The Hospital prefers that clinical research monitors or other sponsor representatives complete the HCIR credentialing process through VCS.  However, if the attestation process is permitted by the applicable clinical trial agreement (CTA), the Hospital will admit monitors who have completed and signed its medical attestation form.

If permitted by the applicable CTA, please provide the attached attestation form to each monitor to complete and sign. The monitor will be responsible for obtaining approval of the form from the clinical department that he or she will be visiting at the Hospital and submitting it to the hospital’s HCIR Credentialing Administrator at  To provide adequate processing time, it is preferred that the form be submitted at least three business days prior to the monitor’s scheduled appointment.  Upon the monitor’s arrival, the monitor must present the signed attestation form at the appropriate Security desk in order to be permitted access to that campus.   The monitor must carry the completed form with him or her whenever on-site at the Hospital.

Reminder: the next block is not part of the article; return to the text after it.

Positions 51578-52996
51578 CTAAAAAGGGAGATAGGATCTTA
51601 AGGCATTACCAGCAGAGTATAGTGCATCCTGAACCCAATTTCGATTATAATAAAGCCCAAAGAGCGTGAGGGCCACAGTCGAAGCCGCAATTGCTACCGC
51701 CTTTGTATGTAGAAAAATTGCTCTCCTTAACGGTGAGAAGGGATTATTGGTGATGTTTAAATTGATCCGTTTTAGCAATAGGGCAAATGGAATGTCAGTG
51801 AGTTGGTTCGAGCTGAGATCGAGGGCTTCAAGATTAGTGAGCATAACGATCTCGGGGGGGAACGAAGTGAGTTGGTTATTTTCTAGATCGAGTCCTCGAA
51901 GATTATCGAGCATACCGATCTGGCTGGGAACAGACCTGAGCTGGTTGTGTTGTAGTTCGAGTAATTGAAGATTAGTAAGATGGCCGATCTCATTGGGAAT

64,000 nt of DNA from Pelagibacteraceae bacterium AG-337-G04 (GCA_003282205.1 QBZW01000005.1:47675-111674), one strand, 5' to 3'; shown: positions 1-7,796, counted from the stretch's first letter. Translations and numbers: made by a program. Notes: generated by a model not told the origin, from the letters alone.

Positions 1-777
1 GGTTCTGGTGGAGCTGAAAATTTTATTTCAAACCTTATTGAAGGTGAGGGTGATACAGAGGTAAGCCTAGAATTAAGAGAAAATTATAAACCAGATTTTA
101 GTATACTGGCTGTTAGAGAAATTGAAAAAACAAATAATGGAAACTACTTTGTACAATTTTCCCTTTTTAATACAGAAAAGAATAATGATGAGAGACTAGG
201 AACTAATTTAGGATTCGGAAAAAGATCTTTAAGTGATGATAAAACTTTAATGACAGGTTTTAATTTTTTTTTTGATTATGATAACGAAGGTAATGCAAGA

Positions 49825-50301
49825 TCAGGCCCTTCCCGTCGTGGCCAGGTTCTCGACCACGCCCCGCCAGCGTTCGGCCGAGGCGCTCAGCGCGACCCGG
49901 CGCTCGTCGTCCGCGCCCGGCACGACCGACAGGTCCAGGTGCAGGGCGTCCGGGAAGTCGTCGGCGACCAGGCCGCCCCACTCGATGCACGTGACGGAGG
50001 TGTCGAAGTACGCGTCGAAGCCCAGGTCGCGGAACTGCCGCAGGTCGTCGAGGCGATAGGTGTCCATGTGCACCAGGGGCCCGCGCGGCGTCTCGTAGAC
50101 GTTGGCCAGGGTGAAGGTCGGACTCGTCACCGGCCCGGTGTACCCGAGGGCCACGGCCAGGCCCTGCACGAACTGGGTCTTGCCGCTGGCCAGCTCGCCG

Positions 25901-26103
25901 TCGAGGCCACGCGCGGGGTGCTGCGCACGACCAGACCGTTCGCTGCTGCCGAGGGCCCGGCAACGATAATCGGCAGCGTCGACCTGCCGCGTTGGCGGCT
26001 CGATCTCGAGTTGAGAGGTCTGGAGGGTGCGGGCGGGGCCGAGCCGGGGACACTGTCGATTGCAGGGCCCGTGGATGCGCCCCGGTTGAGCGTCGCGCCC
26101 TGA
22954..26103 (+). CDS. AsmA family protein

For further assistance or inquiries, please contact the New York Presbyterian HCIR Credentialing Administrator at:


Human Research Protection Office (HRPP) / Institutional Review Board (IRB)

Research in which people will be asked to participate cannot begin until it has been approved by an Institutional Review Board (IRB). This group of people often includes behavioral and social scientists, social workers, other professionals, and people from the local community. They all work together to make sure that human research is well planned and ethical.

The IRB decides, when approving studies, that it is reasonable to ask people whether they want to be involved. Both before and during the research study, the IRB serves to protect the rights and welfare of research participants. It makes sure that any risks in the research study are as small as possible. The IRB also reviews each study while it is going on to make sure volunteers continue to be protected.

Sponsored Projects Administration (SPA)

Sponsored Projects Administration (SPA), formerly Research Administration, serves as a central resource to support the research community at Columbia University by providing guidance and stewardship for the researchers and administrators on all campuses.